An appellate court’s dismissal of a lawsuit against State Street Bank and Trust Company over its handling of the employee stock ownership portion of General Motors (GM) 401(k) plan still stands.
The U.S. Supreme Court denied a petition for writ of certiorari filed by Raymond M. Pfeil and Michael Kammer, participants in the GM plan.
Recognizing that it couldn’t rely on a presumption of prudence following the Supreme Court’s decision in Fifth Third Bancorp v. Dudenhoeffer, the 6th U.S. Circuit Court of Appeals said it evaluated State Street’s actions according to a prudent-process standard. The court interpreted the Fifth Third decision to mean, and it held, that a plaintiff claiming that an employee stock ownership plan’s (ESOP’s) investment in a publicly traded security was imprudent must show special circumstances to survive a motion to dismiss.
Using the rule of Modern Portfolio Theory (MPT), the court found that Pfeil and Kammer failed to show a special circumstance such that State Street should not have relied on market pricing.
The petition by Pfiel and Kammer questioned whether the Supreme Court’s decision in Fifth Third affords fiduciaries for employee stock ownership plans (ESOPs) per se immunity from fiduciary liability whenever the underlying company stock investment in the ESOP trades in an “efficient market,” no matter how speculative the stock has become or how close the company is to filing bankruptcy.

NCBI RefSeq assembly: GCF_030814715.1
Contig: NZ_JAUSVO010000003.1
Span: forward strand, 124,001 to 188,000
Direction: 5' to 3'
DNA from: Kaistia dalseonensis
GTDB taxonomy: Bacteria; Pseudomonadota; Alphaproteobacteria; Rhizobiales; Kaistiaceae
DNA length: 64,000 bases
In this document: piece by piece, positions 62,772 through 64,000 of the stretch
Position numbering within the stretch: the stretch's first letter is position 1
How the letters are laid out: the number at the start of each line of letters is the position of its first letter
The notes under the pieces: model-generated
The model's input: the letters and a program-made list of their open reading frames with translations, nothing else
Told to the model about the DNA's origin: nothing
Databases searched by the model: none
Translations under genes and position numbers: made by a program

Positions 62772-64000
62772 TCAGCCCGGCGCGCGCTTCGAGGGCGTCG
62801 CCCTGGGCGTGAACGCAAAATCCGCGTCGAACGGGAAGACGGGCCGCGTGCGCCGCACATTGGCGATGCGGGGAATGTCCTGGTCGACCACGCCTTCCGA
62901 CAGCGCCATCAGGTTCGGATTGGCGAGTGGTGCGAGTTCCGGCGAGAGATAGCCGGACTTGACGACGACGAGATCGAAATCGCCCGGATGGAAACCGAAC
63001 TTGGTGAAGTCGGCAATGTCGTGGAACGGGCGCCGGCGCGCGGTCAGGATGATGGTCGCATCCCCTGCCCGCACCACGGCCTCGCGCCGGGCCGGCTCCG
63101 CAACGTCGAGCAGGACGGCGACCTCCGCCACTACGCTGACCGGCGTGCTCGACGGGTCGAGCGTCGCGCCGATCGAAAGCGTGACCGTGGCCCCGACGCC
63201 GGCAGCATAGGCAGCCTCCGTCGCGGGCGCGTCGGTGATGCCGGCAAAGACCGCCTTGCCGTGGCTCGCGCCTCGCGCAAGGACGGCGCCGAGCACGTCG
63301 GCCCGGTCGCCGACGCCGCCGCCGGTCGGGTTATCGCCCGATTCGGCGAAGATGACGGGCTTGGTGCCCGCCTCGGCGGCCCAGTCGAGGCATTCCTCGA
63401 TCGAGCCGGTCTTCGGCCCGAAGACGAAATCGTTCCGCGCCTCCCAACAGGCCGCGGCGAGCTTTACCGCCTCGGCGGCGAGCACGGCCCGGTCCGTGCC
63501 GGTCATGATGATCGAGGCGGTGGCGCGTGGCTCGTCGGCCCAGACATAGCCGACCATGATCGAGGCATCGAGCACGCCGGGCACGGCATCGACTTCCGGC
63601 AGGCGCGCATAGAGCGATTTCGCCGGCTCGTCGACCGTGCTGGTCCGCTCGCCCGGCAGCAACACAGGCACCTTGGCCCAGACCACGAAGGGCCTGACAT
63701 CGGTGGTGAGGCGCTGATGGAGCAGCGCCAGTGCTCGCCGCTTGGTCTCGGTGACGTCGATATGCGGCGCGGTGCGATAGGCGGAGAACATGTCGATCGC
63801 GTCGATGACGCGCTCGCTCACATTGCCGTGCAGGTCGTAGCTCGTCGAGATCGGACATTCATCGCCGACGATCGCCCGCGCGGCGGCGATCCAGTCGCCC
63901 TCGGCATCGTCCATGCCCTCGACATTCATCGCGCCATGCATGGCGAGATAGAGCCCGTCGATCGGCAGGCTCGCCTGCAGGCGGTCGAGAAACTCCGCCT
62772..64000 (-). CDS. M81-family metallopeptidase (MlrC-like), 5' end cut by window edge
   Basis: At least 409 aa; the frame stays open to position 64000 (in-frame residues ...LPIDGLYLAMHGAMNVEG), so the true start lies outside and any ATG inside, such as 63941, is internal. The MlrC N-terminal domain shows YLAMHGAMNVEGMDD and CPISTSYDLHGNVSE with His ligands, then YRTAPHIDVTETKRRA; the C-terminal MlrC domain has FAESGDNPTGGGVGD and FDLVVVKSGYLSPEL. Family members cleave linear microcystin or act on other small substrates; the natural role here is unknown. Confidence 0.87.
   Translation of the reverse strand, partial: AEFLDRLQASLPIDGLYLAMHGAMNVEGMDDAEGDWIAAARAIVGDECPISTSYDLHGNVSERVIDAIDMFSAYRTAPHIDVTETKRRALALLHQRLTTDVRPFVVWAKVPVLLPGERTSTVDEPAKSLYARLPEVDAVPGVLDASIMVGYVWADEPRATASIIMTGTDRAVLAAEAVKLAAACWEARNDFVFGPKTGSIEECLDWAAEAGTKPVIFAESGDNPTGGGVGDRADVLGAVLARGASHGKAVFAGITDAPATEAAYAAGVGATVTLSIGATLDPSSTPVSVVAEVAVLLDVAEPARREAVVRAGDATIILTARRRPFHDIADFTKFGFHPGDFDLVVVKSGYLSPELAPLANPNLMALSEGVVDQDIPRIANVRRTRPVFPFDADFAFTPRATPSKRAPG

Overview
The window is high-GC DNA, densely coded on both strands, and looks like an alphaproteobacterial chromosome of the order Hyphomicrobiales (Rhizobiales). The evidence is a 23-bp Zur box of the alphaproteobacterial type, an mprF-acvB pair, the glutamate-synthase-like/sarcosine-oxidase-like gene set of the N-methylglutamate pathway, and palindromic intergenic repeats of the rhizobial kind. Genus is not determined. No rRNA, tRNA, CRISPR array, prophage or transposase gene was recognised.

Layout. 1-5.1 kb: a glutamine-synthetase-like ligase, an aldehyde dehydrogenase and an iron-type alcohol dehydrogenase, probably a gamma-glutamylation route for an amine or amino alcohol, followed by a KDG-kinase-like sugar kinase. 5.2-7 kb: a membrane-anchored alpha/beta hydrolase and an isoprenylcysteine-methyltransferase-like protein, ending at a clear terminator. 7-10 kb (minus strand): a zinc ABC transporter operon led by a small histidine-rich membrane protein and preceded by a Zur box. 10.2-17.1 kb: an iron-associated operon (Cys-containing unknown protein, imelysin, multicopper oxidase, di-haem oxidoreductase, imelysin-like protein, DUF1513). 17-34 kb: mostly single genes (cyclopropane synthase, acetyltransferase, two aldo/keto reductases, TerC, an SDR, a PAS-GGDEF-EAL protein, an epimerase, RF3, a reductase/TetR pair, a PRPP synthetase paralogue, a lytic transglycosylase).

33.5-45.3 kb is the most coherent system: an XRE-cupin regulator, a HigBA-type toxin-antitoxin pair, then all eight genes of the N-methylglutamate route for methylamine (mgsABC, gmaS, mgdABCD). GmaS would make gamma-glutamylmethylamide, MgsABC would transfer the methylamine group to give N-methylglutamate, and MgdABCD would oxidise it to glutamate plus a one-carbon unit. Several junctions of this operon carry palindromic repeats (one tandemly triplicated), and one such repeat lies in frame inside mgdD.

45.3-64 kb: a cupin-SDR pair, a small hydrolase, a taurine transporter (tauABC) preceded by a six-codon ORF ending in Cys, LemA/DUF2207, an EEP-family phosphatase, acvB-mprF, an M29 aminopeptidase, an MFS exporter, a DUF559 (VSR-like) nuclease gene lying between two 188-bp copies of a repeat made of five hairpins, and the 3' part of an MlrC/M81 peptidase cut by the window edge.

It also raised the question of whether the Employee Retirement Income Security Act’s (ERISA’s) duty of prudence requires a plan fiduciary simply to monitor plan investments, or whether it also has a substantive component that requires fiduciaries to remove investments from the plan that are objectively imprudent—i.e., investments that are too risky to hold in a plan based on objective characteristics.
In a brief filed with the court, State Street’s counsel, McDermott Will & Emery LLP, said the petition should be denied because the case does not present either a conflict with Fifth Third or a conflict among the circuits about application of Fifth Third. The 6th Circuit correctly applied the high court’s decision in Fifth Third and there is no circuit split regarding the application of the decision, the brief says.In addition, State Street’s counsel argued that the 6th Circuit correctly determined that petitioners did not establish the existence of a genuine issue of material fact concerning the reasonableness of respondent’s fiduciary decisions.